The COVID-19 pandemic sent a shock wave through the manufacturing industry and highlighted key points of risk that resulted in the massive supply chain shortages we saw over the past few years. While these supply chain headwinds are likely to continue in 2023, there are some key areas to analyze and adjust to mitigate the impact on supply chains moving forward.
Prior to and throughout the pandemic, many U.S. companies came to realize their dependence on China. This realization led to many beginning to shift away from China, in an effort referred to as the “China Plus One” strategy. While it is important to avoid sole sourcing from any vendor, the strategy of “plus one” also has its flaws.
Mitigating risk with regard to supply chain comes down to optionality, redundancy, and market proximity to consumers. It is important for companies to intentionally create redundancies within their supply chains to avoid single points of failure. Moreover, while onshoring production may not be feasible for a number of reasons, reducing the distance between suppliers and consumers dramatically reduces risk. Consider suppliers and contract manufacturers in the Americas when serving the U.S. market. Additionally, check for overreliance on a single source or geography and see how you can shorten that distance.
While changes to your supply chain must take into consideration cost, capacity, quality and reputation, the overall goal should be to improve resilience and flexibility to reduce risk.
Building a Backup Plan
Being prepared for future supply chain disruptions is important and is where backup plans come into play. However, the quality of your backup plan is essential to its feasibility and longevity. The reality of the last few years brought to light inadequate backup plans when it came to rapidly adapting to change. As a result, it is important to have an agile plan that can be effective in the face of complex disruption.
In developing a comprehensive backup plan, scenario planning is imperative. Planning needs to evolve to consider expanding uncertainty, new risks and greater variables. It is no longer sufficient to plan for one contingency: you need to weigh the outcomes of multiple options. While it is not possible to prepare for every contingency, building in earlier signals of disruption and enabling greater agility will allow for better decision making in the case of unexpected changes.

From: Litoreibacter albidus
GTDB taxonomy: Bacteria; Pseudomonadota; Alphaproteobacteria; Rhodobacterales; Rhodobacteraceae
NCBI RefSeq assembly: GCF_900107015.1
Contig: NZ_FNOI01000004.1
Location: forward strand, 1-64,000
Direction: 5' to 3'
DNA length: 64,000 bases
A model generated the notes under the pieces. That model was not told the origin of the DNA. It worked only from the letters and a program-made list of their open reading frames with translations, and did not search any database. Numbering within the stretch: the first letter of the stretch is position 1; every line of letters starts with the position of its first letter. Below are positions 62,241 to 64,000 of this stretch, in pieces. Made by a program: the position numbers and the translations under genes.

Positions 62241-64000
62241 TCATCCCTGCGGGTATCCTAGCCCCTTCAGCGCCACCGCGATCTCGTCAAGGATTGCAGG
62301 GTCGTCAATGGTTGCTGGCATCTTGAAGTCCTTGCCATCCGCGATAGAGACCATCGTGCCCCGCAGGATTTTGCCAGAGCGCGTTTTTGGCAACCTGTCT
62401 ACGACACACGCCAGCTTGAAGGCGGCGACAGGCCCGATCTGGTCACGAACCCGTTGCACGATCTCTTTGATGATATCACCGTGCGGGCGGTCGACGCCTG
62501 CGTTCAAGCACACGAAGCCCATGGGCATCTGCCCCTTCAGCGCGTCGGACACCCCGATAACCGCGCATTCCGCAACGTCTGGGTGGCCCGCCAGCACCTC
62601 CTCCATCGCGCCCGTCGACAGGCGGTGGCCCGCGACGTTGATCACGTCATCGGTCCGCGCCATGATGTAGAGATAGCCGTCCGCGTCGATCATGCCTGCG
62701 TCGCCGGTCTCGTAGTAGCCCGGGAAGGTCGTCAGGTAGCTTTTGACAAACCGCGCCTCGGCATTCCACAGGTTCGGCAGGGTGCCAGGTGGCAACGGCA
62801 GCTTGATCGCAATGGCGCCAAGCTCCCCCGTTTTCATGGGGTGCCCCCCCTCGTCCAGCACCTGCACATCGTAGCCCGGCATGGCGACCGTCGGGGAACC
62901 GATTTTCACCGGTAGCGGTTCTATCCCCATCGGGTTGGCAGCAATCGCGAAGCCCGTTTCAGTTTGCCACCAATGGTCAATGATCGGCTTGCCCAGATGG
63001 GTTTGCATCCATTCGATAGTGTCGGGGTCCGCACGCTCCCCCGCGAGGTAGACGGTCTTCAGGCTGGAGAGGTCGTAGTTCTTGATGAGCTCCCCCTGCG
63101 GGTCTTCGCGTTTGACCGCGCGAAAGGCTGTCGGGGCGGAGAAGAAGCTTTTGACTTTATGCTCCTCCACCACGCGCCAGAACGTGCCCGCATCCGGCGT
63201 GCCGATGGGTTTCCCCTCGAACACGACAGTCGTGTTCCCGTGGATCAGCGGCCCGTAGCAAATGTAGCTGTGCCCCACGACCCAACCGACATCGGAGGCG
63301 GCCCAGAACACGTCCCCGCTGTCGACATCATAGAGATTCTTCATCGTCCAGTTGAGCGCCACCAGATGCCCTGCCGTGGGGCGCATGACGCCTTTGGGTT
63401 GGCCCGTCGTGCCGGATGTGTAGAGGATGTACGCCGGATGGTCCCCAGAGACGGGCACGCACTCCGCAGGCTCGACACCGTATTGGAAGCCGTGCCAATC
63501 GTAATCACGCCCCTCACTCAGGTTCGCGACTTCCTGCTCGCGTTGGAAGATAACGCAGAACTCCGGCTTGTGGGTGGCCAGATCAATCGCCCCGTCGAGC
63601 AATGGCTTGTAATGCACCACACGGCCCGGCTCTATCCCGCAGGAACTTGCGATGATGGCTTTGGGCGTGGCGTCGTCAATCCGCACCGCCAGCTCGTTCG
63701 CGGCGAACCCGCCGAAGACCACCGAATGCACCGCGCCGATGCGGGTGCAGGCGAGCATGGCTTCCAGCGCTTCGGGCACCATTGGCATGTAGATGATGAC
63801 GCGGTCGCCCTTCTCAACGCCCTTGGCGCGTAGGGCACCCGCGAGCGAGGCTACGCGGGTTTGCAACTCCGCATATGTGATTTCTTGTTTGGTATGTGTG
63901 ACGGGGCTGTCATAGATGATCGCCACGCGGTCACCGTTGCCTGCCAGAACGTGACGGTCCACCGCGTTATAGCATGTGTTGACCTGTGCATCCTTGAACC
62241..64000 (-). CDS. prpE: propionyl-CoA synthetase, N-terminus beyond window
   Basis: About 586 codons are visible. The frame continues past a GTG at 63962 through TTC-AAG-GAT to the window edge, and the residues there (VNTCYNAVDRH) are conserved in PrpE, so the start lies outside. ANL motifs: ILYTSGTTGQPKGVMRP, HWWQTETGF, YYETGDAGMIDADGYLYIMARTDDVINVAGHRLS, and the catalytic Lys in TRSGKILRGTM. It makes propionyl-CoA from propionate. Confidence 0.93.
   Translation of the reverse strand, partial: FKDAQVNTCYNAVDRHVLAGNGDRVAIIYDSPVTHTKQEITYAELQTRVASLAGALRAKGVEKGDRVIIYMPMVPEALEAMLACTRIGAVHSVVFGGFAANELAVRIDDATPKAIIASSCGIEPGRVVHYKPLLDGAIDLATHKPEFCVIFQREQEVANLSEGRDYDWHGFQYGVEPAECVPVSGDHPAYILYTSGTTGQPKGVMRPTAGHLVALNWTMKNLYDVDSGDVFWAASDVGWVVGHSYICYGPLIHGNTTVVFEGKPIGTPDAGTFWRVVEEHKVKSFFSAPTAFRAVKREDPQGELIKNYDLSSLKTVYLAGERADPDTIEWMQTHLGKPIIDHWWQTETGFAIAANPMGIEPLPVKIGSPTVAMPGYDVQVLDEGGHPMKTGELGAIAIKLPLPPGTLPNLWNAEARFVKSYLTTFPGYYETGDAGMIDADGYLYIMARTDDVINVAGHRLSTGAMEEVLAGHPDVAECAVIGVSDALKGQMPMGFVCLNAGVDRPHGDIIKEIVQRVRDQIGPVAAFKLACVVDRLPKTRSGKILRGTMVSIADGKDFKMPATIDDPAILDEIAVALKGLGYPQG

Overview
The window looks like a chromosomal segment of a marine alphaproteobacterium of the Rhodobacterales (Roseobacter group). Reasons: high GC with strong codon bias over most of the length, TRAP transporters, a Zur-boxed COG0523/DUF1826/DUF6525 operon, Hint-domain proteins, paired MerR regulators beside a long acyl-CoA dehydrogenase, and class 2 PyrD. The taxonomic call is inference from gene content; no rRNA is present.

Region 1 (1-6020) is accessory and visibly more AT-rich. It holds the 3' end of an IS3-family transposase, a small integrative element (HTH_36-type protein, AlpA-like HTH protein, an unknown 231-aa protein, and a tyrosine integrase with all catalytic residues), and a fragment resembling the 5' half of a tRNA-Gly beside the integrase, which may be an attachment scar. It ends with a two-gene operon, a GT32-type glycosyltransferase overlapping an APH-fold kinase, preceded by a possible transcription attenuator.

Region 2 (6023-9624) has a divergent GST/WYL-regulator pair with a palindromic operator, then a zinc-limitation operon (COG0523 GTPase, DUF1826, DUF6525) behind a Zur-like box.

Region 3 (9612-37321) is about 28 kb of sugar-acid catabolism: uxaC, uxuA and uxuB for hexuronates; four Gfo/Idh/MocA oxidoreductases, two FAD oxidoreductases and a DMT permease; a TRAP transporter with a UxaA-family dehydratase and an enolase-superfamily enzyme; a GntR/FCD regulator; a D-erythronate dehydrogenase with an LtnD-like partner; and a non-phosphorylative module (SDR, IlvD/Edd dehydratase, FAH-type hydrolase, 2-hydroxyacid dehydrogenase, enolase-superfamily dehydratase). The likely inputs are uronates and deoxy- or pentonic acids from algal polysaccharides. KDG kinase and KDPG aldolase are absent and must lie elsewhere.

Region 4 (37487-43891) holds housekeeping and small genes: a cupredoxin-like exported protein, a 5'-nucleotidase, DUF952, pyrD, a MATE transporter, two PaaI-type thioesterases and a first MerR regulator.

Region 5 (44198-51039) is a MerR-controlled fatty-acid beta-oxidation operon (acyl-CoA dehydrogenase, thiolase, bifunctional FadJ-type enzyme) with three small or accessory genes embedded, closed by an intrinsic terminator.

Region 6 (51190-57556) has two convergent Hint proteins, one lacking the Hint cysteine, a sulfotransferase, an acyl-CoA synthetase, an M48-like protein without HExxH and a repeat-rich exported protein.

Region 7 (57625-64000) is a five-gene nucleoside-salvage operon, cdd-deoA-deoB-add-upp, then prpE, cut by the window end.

Strategies for Approaching Rising Costs
While manufacturers struggle with increases in material and transportation costs, the question becomes if raising prices is a viable offset or if there are other options. The answer is complex. While price increases are not the only way, other options will result in tradeoffs. This means it is important for companies to focus on cost containment in areas where they have control.
Examine inefficiencies that may have been previously overlooked and consider closing the distance or establishing in-house capability to reduce transportation expenses. It is also a good idea to consider lean initiatives. Another method that is imperative to managing costs is to analyze your customer base and implement a price segmentation strategy that shifts the burden of cost to your least profitable customers.
Other measures to consider which can help manage costs include:
- Avoid single source reliance
- Encourage optimized order volumes for full truck or container loads
- Shift from spot rates to contract rates to stabilize pricing
While rising prices and supply chain disruptions are far from a thing of the past, there are options manufacturing companies can consider and steps to be taken to reduce risk and improve systems for future unforeseen changes.
To learn more about these strategies and how they may impact your manufacturing operations, please contact Tim Reynolds via 828.322.2070 or at email@example.com.